Carolyn C. Shadle
Dr. Carolyn Shadle is a trainer and consultant. Her training manual, “Communication Case Studies: Building Interpersonal Communication Skills in the Veterinary Practice,” is published by the American Animal Hospital Association. She earned a doctorate in organizational and interpersonal communication from the State University of New York at Buffalo. You can find her at veterinariancommunication.comRead Articles Written by Carolyn C. Shadle
Five generations make up today’s workforce, which is surely an opportunity for tension or enrichment in a veterinary practice. Each of those generations experienced what researchers call defining moments that bonded the cohort and influenced its members’ attitudes and actions. Understanding and appreciating the defining moments can go a long way toward building a cohesive team. Let’s explore further.
The Silent Generation
Most members of this generation have retired, though some work with veterinary practices as consultants or mentors. Their defining moments included the Great Depression and World War II.
Because its members experienced uncertain economic times, the Silent Generation (also known as Traditionalists) developed a desire for steady work and income. They are reliable and hardworking, and they tend to expect reliability and steady work from others.
Since most of these folks are no longer tied to an employment schedule, you might think about asking them to schedule their visits in the middle of the day, leaving early morning and late afternoon time slots for working clients.
To retain senior clients, you also might consider your clinic’s accessibility to pet owners with mobility issues.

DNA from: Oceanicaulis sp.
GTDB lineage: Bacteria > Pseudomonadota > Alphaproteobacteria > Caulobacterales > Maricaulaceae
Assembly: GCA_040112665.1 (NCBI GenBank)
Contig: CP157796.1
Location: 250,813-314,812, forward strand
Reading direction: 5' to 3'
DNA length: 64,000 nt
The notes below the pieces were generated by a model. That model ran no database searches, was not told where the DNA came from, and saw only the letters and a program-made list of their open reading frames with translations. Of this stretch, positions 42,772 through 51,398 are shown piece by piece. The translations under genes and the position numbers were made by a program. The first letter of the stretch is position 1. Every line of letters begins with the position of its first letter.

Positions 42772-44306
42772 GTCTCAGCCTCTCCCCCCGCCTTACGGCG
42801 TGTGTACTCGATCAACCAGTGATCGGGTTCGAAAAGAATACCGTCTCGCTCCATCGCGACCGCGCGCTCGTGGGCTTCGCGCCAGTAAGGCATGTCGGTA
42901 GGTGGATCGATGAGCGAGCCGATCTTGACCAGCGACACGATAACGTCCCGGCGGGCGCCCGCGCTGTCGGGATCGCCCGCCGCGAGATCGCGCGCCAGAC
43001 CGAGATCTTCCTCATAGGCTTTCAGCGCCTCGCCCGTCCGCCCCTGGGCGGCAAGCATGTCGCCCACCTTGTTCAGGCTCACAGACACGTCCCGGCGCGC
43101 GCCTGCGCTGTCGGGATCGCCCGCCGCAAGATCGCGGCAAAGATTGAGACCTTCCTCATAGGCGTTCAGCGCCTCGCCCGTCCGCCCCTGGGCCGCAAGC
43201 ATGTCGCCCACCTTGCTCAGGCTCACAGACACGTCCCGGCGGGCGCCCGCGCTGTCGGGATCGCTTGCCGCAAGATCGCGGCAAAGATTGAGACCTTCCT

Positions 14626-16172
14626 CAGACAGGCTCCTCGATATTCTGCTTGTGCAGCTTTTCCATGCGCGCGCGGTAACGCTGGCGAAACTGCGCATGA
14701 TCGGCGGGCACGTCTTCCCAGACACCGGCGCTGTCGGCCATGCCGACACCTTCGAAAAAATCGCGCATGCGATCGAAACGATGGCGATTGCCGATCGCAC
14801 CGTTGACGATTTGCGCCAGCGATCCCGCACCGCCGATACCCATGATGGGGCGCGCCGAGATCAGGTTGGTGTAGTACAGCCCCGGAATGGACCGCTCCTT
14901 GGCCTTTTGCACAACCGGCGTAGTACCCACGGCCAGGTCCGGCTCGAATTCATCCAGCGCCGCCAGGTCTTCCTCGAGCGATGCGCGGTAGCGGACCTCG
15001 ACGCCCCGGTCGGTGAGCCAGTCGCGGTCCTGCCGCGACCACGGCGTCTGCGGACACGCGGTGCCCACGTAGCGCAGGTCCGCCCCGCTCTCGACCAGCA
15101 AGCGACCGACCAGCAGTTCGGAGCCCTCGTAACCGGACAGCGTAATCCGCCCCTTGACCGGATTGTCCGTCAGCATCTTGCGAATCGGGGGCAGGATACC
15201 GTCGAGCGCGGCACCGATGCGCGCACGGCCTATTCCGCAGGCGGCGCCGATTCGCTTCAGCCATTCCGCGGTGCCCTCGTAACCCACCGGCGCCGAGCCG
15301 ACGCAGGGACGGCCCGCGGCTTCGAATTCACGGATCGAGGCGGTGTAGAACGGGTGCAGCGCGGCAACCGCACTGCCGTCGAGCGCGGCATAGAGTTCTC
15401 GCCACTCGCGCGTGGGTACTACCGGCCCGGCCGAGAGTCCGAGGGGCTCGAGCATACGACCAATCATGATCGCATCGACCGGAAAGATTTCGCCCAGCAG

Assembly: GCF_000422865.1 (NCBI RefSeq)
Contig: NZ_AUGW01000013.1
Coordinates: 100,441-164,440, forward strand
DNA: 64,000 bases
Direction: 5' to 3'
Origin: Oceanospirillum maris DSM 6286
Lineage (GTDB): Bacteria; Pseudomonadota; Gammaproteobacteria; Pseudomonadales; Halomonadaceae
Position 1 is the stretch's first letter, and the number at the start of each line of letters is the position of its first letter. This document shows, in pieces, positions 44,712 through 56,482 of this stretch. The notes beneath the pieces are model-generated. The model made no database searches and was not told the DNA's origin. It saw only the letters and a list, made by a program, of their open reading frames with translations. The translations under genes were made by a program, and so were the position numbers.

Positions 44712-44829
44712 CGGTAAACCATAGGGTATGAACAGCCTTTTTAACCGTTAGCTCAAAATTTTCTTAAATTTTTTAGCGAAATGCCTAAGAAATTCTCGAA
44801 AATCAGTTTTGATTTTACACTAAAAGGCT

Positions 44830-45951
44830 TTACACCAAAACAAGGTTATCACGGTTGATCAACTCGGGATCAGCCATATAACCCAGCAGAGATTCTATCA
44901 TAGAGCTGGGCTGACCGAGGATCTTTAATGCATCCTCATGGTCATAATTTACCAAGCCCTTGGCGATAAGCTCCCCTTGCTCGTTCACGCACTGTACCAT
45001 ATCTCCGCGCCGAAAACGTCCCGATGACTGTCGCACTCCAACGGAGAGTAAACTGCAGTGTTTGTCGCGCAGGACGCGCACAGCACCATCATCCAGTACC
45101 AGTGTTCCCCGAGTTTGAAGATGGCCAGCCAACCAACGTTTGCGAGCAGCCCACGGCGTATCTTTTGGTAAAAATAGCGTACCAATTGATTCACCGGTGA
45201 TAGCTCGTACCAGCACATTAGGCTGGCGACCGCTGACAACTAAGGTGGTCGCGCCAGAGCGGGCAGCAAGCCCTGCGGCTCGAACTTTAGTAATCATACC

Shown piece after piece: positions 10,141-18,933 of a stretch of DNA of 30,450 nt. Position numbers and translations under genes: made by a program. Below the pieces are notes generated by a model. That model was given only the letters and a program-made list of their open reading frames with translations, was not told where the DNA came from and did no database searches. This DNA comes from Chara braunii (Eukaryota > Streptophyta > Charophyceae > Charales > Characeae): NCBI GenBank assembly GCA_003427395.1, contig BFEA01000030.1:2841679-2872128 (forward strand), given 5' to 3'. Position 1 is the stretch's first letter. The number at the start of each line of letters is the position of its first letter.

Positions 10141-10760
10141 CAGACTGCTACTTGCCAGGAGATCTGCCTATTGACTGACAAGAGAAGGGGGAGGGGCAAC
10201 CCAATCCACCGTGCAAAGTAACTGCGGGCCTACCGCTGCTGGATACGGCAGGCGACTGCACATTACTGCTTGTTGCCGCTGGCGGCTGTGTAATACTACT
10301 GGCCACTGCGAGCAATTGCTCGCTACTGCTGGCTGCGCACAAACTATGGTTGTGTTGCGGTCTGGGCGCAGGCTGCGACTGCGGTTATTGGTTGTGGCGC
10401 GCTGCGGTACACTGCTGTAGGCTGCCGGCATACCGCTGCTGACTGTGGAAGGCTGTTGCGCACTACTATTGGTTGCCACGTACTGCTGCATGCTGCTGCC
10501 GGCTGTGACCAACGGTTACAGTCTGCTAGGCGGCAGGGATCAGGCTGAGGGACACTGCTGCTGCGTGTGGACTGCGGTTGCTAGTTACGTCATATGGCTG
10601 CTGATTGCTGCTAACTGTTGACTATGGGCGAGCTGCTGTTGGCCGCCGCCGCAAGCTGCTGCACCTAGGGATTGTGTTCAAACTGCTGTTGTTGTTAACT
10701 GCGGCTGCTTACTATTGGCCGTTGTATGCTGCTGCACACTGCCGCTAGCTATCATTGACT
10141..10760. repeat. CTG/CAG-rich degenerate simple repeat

Senior clients are often thrifty and hesitant to spend large sums of money on their pets, but they will visit your practice faithfully and appreciate and respect your advice.
Boomers grew up in a period of post-World War II prosperity. They witnessed the moon landings and assassinations. They saw global conflict.
You might notice that boomers are hardworking and career-driven, even embodying a live-to-work mentality. As for training opportunities, they prefer traditional, instructor-led classrooms.
Boomer teammates and clients feel ambivalent about technology and prefer face-to-face meetings, email and telephone conversations. If given a choice between a virtual care visit or on-site (even at curbside), they usually elect in-person on-site.
Boomer clients are the wealthiest generation, holding 70% of the U.S. disposable income. They spend roughly 50% of all consumer-packaged goods dollars. In addition, many boomers who became empty nesters or retired have disposable income to spend on their pets.
Boomers’ experiences led them to have low confidence in many institutions. You are likely to find that many boomer clients resist your clinic’s authority. Treating clients as partners in the care of their pets is welcomed by many clients, especially boomers.
The defining moments for this generation included the fall of the Berlin Wall, the Gulf War and the spread of AIDS. On the family level, many in this generation grew up as latchkey kids or from families with a high percentage of divorce, leading Gen Xers to be independent and self-reliant.
Despite being labeled “skeptical,” “cynical” and “slackers” in their youth, Gen Xers stepped up and generally took responsibility for their well-being. As a result, they tend to “work to live.”
Gen Xers experienced the internet only when they became young adults. Therefore, email might be their preferred method of communication.